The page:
This is the first in what I hope will be a series of blog posts on the experience of teaching a class on religion in film in this way. Each week I will plan on posting the film that we watched that week, the reading assignment from Hauerwas, and a summary of student reactions to both.

Stay tuned if you are interested!

The Unforgivable Sin

I recently acquired a volume of Northrop Frye’s collected works (vol. 5 of the “Late Notebooks”: Architecture of the Spiritual World). Random, I know.

One of the entries addresses Mark 3:29 (“whoever blasphemes against the Holy Spirit never has forgiveness, but is guilty of an eternal sin”). Here is what Frye has to say:

[441] I regret very much that the gospel reports Christ as saying that the sin against the Holy Spirit is unforgivable … The sin against the Holy Spirit is original sin itself. Perhaps it can’t be “forgiven,” but it must be annihilated, or the whole Christian structure, which depends on a love that forgives everything, is a lot of balls. That’s what I think now, anyway. An unpardonable sin means a stinker God, and I will never accept such a creature in the Christian set-up.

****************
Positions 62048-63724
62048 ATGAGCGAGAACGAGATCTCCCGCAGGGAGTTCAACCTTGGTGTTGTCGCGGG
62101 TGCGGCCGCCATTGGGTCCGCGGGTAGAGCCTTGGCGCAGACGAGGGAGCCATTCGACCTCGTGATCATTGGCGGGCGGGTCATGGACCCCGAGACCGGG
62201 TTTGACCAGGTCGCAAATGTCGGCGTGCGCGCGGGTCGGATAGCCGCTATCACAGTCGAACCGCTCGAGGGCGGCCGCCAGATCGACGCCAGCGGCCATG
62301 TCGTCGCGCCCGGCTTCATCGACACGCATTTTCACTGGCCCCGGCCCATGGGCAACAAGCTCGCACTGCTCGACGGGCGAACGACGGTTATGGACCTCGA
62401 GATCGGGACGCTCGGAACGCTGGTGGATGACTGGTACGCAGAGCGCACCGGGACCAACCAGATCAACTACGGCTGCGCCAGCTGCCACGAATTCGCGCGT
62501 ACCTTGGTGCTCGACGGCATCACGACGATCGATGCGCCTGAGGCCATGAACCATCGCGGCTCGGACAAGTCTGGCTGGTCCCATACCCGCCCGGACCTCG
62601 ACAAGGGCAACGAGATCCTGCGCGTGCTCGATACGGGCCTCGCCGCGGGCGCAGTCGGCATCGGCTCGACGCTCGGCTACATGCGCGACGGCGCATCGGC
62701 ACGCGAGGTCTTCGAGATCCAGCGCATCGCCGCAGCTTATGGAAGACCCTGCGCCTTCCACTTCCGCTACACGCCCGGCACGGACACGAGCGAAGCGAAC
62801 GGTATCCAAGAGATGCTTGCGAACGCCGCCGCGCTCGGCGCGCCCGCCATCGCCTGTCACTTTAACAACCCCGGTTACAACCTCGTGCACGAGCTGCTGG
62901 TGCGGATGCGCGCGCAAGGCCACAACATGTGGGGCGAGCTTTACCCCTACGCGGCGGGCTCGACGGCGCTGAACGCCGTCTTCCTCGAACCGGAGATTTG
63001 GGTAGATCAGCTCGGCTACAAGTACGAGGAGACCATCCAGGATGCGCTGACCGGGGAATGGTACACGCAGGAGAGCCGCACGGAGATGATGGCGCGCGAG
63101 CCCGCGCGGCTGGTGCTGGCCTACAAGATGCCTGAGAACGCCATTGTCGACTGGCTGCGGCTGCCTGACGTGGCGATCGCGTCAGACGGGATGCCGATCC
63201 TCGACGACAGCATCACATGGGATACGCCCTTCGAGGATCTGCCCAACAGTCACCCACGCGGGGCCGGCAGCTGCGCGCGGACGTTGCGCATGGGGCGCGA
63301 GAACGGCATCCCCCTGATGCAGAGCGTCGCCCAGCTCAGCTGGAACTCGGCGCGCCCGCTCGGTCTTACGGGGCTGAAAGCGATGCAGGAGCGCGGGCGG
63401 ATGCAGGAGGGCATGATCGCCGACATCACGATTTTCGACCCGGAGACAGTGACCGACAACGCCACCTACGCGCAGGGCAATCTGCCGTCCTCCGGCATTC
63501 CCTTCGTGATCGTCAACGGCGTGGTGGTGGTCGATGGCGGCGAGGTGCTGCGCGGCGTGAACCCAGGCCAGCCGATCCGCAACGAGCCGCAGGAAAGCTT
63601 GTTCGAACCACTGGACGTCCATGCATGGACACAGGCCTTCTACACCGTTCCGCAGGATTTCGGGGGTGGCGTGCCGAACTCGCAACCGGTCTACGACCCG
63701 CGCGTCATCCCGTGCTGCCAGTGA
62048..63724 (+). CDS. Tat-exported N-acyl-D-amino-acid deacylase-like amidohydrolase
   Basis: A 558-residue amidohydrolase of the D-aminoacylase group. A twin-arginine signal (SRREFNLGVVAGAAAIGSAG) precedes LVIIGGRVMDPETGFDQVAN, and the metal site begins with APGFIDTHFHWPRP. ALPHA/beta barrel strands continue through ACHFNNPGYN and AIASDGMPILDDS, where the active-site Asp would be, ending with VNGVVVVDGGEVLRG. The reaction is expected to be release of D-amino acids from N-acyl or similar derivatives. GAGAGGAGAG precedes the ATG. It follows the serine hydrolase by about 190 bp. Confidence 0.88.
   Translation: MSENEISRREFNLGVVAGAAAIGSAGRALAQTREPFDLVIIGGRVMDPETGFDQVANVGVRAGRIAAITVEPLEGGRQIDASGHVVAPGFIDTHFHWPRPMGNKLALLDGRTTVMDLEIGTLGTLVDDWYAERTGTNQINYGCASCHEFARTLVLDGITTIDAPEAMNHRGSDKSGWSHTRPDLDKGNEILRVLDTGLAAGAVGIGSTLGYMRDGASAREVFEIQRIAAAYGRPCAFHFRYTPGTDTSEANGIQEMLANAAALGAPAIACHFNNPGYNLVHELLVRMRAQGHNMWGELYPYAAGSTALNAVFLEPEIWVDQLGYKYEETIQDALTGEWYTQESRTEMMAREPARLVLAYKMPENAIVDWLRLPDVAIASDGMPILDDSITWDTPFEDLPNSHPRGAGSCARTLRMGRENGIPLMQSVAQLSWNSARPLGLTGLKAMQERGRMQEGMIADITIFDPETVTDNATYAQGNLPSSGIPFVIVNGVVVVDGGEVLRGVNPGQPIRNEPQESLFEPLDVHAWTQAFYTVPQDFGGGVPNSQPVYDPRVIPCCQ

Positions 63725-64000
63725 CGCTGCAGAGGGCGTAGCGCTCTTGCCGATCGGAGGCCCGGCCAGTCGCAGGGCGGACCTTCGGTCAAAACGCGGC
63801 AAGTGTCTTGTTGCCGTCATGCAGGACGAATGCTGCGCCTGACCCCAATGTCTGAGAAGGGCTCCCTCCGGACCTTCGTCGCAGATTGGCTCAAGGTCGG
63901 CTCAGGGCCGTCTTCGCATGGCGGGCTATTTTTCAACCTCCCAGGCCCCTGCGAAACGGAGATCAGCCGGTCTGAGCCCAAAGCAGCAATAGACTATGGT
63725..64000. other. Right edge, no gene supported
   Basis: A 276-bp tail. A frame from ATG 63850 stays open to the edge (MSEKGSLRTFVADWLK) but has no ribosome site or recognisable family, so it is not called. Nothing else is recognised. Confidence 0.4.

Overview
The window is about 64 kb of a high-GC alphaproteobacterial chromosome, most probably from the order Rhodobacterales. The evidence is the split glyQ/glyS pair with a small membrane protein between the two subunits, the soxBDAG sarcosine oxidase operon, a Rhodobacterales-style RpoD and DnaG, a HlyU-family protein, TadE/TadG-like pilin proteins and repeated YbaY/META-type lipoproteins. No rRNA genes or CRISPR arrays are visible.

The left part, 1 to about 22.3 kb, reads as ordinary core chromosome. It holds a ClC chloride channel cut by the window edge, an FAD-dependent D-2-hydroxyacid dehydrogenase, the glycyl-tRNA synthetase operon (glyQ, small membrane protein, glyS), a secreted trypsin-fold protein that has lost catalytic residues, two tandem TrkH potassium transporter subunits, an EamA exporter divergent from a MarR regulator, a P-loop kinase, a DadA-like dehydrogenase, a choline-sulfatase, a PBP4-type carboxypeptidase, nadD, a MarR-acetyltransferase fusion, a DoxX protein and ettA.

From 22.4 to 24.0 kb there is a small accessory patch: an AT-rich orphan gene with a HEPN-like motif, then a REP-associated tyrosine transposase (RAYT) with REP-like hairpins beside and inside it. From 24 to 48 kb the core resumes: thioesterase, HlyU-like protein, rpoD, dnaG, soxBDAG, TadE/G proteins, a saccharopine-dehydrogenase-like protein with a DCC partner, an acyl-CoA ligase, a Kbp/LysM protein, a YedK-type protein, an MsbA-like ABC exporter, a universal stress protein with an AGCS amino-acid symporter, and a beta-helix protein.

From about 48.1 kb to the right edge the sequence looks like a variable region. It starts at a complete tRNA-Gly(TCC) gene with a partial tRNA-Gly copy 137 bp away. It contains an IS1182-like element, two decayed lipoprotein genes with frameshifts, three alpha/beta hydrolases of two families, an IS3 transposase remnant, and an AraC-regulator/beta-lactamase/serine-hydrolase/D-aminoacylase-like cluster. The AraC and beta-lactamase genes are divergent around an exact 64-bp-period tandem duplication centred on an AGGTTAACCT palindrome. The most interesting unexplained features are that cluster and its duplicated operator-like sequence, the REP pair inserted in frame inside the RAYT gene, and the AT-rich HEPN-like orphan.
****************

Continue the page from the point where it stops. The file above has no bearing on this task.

More to follow, I’m sure.

What Child is This?


What child is this, who, laid to rest,
On Mary’s lap is sleeping,
Whom angels greet with anthems sweet
While shepherds watch are keeping?
This, this is Christ the King,
Whom shepherds guard and angels sing;
Haste, haste to bring Him laud,
The babe, the son of Mary!

Why lies He in such mean estate
Where ox and ass are feeding?
Good Christian, fear: for sinners here
The silent Word is pleading.
Nails, spear shall pierce him through,
The Cross be borne for me, for you;
Hail, hail the Word Made Flesh,
The babe, the son of Mary!

So bring Him incense, gold, and myrrh;
Come, peasant, king, to own Him!
The King of Kings salvation brings;
Let loving hearts enthrone Him!
Raise, raise the song on high!
The virgin sings her lullaby.
Joy! joy! for Christ is born,
The babe, the son of Mary!